This Week in Review will provide an overview of what has been trending across the Wikiprogress Networks, with findings from the ONS well-being data saying the UK is a little happier and an interesting interactive visualisation tool used by a campaign against US inequality. Our focus on the Wikiprogress Africa Network this week brings us a blog on the African Diasporas role in post-2015, a report looking at MDG progress against donor spending and a touching video and an insightful UNICEF report on Female Genital Mutilation (FGM).
People in the UK are reporting higher levels of life satisfaction, according to the Office for National Statistics (ONS) UK bulletin that presents annual findings for personal well-being in the UK for April 2012 to March 2013.
See also the Chicago Tribune article “Do official measures of happiness take all relevant factors into account?“
This interactive visualisation tool by the Economic Policy Institute is worth exploring. The site essentially explain the fact that the United States has become increasingly unequal in terms of income, wages, wealth and opportunity has hit the mainstream and public demands for economic fairness have gone viral.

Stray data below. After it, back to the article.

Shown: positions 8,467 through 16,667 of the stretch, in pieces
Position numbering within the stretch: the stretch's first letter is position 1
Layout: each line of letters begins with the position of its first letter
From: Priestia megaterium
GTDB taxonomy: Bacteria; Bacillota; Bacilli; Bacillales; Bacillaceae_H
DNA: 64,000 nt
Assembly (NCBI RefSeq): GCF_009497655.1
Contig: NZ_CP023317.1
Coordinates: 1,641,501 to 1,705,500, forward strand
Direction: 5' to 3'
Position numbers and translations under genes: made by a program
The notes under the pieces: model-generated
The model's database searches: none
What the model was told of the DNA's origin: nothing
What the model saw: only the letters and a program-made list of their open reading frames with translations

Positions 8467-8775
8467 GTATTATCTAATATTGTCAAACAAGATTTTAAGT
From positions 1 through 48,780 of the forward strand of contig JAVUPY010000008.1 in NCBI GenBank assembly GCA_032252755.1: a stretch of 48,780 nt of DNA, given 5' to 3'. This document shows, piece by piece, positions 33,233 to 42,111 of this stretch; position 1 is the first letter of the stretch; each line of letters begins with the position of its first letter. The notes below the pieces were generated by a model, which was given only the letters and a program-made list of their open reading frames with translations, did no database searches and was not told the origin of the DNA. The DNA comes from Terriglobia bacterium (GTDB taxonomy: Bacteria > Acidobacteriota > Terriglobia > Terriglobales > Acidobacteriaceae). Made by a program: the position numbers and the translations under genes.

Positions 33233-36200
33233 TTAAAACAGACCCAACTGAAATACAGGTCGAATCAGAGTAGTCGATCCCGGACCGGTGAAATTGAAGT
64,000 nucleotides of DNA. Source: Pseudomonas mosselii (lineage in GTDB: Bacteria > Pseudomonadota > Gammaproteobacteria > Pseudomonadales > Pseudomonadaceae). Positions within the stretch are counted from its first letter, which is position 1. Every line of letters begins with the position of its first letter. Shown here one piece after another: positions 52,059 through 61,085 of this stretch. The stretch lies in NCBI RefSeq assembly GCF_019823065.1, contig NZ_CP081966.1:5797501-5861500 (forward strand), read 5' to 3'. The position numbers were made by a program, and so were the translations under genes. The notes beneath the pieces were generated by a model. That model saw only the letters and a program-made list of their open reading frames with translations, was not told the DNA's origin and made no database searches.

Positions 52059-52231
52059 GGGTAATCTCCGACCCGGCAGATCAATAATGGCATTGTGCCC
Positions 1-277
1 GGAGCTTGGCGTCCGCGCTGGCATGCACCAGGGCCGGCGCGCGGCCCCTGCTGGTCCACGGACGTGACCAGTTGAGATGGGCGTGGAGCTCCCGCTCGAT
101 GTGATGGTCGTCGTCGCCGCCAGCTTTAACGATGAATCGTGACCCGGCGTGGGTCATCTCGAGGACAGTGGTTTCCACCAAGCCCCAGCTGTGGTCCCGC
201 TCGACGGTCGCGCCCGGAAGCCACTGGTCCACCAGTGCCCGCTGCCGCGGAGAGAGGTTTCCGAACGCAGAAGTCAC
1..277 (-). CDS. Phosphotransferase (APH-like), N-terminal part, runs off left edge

Growth alone is not enough. The MDGs alone are not enough. Africa needs sustainable, inclusive development and in this, the diaspora could be key. This is a blog by Onyekachi Wambu, Director of Policy and Engagement at the African Foundation for Development (AFFORD).
In order to achieve the Millennium Development Goal targets on time, this 2013 DATA Report b the NGO ONE examines the recent progress of individual countries against eight MDGs targets, with a focus on Sub-Saharan Africa, and compares this progress against African government and donor spending in three key poverty-reducing sectors: health, education and agriculture.
Video: Blood on the leaves: Ending FGM/C in Côte d'Ivoire
This report by UNECEF is a comprehensive statistical overview of female genital mutilation/cutting (FGM/C) in the 29 countries where the practice is concentrated, drawing on data from more than 70 nationally representative surveys over a 20-year period. It examines differentials in prevalence according to social, economic, demographic and other characteristics. The purpose of the report is to generate an in-depth understanding of FGM/C that can be applied to the development of policies and programmes, with the ultimate aim of eliminating the practice.